Pain, suffering and loss of amenity
Pain, suffering and loss of amenity

The following PI & Clinical Negligence guidance note provides comprehensive and up to date legal information covering:

  • Pain, suffering and loss of amenity
  • Valuing the loss
  • Pain and suffering
  • Loss of amenity
  • Assessing pain, suffering and loss of amenity
  • Judicial College Guidelines (formerly JSB Guidelines)
  • Previously reported cases
  • Simmons v Castle uplift
  • Using the Personal Injury Quantum Database

Valuing the loss

How should an injury be measured in a sum of money? After all no formula can calculate the value of the loss of an arm or of the sense of smell.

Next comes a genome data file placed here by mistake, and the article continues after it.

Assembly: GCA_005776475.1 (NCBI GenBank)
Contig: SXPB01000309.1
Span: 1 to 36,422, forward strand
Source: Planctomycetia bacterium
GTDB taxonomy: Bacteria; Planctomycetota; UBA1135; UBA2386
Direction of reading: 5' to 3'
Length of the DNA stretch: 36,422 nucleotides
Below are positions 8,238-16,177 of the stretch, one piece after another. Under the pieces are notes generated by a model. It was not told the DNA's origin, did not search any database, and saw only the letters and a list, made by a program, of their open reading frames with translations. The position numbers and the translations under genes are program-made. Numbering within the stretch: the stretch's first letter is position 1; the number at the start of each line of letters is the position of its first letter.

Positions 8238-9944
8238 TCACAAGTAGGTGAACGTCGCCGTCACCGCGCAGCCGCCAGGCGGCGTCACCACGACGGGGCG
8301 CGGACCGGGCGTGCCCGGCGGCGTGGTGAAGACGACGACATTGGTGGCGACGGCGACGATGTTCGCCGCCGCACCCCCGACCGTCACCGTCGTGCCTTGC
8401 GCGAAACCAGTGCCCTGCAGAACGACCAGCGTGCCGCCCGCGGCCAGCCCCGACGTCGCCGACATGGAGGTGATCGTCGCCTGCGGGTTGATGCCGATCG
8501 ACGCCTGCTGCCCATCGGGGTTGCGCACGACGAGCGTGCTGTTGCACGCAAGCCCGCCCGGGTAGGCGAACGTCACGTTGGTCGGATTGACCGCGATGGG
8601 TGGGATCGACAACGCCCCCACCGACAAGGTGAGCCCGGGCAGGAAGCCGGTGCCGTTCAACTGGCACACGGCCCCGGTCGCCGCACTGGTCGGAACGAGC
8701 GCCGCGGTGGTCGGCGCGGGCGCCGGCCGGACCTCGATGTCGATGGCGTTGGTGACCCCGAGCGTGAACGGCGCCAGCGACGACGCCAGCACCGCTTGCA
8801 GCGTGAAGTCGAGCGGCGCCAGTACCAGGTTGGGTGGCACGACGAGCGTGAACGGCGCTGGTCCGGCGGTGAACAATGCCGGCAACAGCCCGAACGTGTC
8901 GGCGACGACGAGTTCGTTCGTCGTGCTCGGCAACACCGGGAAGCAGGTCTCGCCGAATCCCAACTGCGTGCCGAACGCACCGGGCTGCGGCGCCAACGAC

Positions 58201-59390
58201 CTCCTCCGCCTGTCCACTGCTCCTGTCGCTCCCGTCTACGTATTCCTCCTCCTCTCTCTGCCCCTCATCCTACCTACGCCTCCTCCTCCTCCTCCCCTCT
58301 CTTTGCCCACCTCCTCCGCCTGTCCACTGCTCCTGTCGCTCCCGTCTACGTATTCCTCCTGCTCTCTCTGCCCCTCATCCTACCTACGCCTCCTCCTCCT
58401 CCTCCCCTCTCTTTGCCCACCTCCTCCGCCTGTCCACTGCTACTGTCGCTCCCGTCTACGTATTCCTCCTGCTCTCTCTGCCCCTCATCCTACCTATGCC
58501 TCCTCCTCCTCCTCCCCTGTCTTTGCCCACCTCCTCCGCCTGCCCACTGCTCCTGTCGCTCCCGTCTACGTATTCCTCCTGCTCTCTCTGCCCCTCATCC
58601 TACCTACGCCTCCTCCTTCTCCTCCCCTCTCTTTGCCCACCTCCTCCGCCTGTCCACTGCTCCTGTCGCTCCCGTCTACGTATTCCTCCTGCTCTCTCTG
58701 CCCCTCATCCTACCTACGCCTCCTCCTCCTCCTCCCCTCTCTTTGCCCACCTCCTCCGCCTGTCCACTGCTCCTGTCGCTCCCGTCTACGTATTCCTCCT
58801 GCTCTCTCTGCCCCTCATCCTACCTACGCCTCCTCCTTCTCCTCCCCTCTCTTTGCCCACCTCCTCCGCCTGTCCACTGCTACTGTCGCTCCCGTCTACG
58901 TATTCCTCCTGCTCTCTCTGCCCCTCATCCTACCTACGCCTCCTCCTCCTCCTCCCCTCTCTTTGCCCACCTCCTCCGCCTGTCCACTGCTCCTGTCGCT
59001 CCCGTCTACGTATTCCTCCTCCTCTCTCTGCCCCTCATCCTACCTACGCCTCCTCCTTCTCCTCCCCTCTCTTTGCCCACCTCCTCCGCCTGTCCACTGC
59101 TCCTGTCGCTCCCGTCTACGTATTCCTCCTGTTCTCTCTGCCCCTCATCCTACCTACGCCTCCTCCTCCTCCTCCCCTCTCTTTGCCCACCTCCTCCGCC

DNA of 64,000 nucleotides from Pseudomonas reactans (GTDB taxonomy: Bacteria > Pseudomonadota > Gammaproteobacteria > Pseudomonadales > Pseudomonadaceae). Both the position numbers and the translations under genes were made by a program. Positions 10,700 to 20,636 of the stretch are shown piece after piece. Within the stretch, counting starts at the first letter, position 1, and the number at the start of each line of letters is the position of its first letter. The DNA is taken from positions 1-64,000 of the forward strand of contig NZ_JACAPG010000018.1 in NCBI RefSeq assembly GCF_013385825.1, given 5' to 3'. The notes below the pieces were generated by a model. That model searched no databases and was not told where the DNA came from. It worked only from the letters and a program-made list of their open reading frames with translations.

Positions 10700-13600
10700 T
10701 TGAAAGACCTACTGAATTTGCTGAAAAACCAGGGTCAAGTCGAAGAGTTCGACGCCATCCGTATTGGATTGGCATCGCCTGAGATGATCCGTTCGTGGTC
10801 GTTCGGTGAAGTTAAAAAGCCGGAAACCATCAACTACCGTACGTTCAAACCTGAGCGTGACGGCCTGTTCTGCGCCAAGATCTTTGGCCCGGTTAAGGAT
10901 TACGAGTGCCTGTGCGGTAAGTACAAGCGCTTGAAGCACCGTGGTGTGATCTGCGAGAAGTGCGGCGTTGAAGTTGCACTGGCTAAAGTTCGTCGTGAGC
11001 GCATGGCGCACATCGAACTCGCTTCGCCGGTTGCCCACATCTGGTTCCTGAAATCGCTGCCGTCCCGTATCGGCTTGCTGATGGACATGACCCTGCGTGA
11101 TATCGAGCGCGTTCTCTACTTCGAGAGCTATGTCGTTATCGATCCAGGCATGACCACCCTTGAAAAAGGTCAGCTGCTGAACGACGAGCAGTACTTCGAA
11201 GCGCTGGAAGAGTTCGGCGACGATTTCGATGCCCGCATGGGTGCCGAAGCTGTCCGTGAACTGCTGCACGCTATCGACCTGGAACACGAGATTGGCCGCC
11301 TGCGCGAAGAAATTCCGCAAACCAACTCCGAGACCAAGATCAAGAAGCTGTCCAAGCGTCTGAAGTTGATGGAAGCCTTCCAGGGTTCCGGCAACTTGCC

A claimant is not compensated for the physical injury itself. They are compensated for the loss suffered as a result of that injury, eg being unable to lead a full life or to exploit their full earnings potential. The legal solution is a pragmatic one: the award for pain, suffering and loss of amenity (PSLA) is derived from experience and from awards in comparable cases.

General damages are awarded for physical and/or psychiatric injury and encompass suffering from the past, present and future. One overall sum is awarded although the damages may be divided into two elements:

  1. pain and suffering: this is the subjective experience of the victim

  2. loss of amenity: this is the reduction in the ability to perform everyday tasks

Where a claimant has suffered multiple injuries, the court may provide a breakdown of the PSLA award to show what sum was awarded for each injury or to clarify whether any discount was applied to reflect any overlap in the pain and suffering and loss of amenity caused by the different injuries (see below).

When assessing PSLA certain factors will affect the level of any award including: